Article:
31 October 2012

Flavour of the Week

The flavour of the week is tamarind. The tamarind, a slow-growing, long-lived, massive tree with strong, supple branches, is covered in dark grey bark. The tree is covered in bright green, feathery foliage and produces inconspicuous, inch wide flowers yellow with orange or red streaks.  The Tamarind tree is indigenous to Africa, but is now grown in most tropical countries, including Mexico, India, Australia, and China.
The fruits are flattish, beanlike pods and are tender skinned with green, highly acidic flesh and soft, whitish seeds. As they mature, the pods fill out somewhat and the juicy, acidic pulp turns brown or red. When fully ripe the skin becomes a brittle, easily cracked shell and the pulp dehydrates naturally to a sticky paste enclosed by a few coarse strands of fibre.
The flavor of the greenish unripe tamarind is watery, acidic and very sour. The ripened sticky pulp has a musky flavor and is sweet and sour due to the sugar and the acid content.
The food uses of the tamarind are many. The tender, immature, very sour pods are cooked as seasoning for savoury dishes in India. The fully grown, but still unripe fruits are roasted in coals until they burst and the pulp is dipped in wood ashes and eaten. The fully ripe, fresh fruit is eaten raw.
The pulp is made into a variety of products. It is an important ingredient in chutneys, curries and sauces, including some brands of Worcestershire and barbecue sauce. Sugared tamarind pulp is often prepared as a confection.Tamarind drinks are very popular in the tropics and most especially in Mexico. The strained pulp, much like apple butter in appearance, can be stored under refrigeration for use in cold drinks or as a sauce for meats and poultry, plain cakes or puddings. Tamarind is excellent in margaritas and other cocktails.

Absolutely Stunning Perfume Jewelry

Jody Kocken loved perfume but was allergic to any skin contact. So she created a stunning line of industrial jewelry designed to trap the scent and release it when the metal was warmed with contact with the wearer's body. Clever girl...
                               PERFUME TOOL JEWELRY

24 October 2012

Bar Le Coq- Opening November 10th in Paris

Oui, c'est vrai! It's official, Bar Le Coq will be opening on November 10th in Paris.
Bringing many elements of French drinks, perfume, and literary traditions together under the glamorous and somewhat sordid banner of the 1970’s, Le Coq combines a rock chic sensibility with an eye towards locally sourced French products to create drinks that are not just delicious, they are infused with the spirit of the vrai esprit Parisian.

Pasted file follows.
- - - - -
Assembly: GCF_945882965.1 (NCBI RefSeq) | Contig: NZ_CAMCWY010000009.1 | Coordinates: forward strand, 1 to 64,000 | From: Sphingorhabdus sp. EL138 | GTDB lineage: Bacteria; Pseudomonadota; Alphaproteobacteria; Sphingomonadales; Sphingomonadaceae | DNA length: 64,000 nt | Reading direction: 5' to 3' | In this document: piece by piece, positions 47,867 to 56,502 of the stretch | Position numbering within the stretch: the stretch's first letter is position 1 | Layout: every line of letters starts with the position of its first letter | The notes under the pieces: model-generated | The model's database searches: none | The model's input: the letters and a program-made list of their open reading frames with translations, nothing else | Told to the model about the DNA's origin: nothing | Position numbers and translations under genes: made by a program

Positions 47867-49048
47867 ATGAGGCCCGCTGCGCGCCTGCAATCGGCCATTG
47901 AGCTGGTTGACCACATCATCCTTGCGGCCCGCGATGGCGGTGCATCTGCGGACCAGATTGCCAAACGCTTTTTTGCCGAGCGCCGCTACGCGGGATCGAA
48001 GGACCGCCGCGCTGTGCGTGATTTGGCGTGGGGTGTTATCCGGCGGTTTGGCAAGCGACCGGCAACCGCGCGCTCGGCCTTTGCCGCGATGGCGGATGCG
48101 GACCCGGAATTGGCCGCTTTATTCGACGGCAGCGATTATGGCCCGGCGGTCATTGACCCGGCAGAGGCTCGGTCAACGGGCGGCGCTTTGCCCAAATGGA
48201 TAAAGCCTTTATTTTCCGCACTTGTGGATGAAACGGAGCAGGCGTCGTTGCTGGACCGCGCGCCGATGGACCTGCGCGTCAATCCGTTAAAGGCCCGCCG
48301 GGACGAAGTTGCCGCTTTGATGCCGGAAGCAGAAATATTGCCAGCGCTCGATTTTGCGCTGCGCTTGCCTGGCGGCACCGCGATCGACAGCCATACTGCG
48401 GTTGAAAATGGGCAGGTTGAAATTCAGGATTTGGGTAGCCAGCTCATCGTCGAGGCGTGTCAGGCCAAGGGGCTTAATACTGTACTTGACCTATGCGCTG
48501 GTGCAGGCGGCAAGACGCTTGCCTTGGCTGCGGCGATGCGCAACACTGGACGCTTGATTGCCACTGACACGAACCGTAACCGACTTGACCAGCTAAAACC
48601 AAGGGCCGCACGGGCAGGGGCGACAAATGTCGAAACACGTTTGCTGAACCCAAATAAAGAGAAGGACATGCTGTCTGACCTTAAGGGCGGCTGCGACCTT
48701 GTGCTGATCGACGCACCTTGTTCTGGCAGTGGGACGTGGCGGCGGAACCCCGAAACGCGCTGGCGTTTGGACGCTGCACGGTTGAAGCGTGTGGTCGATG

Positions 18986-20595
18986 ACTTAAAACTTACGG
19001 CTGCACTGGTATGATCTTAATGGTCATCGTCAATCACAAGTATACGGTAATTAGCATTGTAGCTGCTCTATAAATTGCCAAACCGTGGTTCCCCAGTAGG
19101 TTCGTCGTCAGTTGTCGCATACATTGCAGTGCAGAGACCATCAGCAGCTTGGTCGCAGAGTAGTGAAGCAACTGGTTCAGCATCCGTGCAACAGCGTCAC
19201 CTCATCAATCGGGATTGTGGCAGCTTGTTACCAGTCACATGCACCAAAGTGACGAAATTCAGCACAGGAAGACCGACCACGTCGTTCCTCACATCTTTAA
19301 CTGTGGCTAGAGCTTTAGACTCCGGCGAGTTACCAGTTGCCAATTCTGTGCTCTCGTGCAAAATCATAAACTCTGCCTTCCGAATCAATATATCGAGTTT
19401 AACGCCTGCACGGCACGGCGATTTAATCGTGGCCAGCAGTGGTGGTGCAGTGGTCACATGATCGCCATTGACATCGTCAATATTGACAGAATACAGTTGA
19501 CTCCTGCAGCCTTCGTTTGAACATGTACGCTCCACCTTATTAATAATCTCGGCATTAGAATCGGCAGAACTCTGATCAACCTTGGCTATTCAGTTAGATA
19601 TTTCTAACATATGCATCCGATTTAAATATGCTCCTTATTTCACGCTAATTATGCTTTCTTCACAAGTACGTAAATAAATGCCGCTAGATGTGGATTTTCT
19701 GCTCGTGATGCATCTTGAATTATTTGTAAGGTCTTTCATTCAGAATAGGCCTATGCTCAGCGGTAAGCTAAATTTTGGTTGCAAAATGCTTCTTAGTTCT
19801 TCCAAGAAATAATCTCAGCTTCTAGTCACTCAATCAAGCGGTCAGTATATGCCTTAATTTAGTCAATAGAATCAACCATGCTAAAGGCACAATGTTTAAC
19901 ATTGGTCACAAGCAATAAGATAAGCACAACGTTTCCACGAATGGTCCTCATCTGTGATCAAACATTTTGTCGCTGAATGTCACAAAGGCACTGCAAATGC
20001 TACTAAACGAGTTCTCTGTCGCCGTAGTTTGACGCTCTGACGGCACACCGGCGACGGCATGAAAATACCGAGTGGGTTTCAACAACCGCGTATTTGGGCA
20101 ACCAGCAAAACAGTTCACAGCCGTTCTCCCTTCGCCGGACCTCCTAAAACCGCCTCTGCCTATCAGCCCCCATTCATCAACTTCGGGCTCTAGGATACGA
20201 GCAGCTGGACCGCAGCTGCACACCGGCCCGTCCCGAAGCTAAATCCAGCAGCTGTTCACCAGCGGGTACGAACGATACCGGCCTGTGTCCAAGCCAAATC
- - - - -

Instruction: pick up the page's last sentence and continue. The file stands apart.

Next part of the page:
Bucking the current trends in drinks industry Le Coq celebrates the style and spirit of a different era. Yves ST. Laurent, Jane Birkin, and Marian Faithful would all have felt at home in Le Coq. It brings to mind the feeling of Andy Warhol’s Factory, a slightly dark space where the people that inhabit it are as much the art as the photography and paintings on the walls.
Taking direct inspiration from the 1970’s and drawing on the cross-pollination of the Paris/NY/London musical influences of the time, Le Coq brings together the tradition and glamour of the French “chanteuse” with the brash energy of the NY underground music scene. Le Coq is all dark glamour and delicious drinks. Tres sexy....
Vive Le Coq!

GQ.com, Tony C.'s Article on London Cocktail Week

Tony C.'s favorite moment at London Cocktail Week revealed!


Flavour of the Week

The flavour of the week is curry leaf. Curry leaf, also known as Bergera koenigii, Chalcas koenigii, or Dhivehi is a tropical to sub-tropical tree in the family Rutaceae which is native to India.
Curry tree is a fast-growing deciduous shrub or small tree with deep roots and scented leaves. It can can grow to 6 m high and the bark is dark brown, almost black. The berries are poisonous. The leaves are an important ingredient in curry in South India and Sri Lanka. They look rather like bay leaves and have a smoky deep flavour. In South Asia they are used fresh and dried in cooking. Fresh leaves are also steam distilled to produce an oil which is used for the production of soap. It is important to note that British curry powder does not contain curry leaf. Ingredients it may include are chilli peppers, cumin, corainder seeds, black pepper and dried ginger.
Curry leaf is used in South Asian traditional medicine to treat the digestive system, skin conditions and diabetes. Its anti-diabetic properties are supported by scientific research. Scientists believe that the Indian curry may contain agents that slow down the rate of starch-to-glucose breakdown in people with diabetes. The tree's leaves could control the amount of glucose entering the bloodstream.
Curry leaves are readily available on line and in Eastern speciality shops. The tree grows well in temperate areas and can even handle some frost. A tincture of curry leaf adds a subtle smoky depth to a cocktail.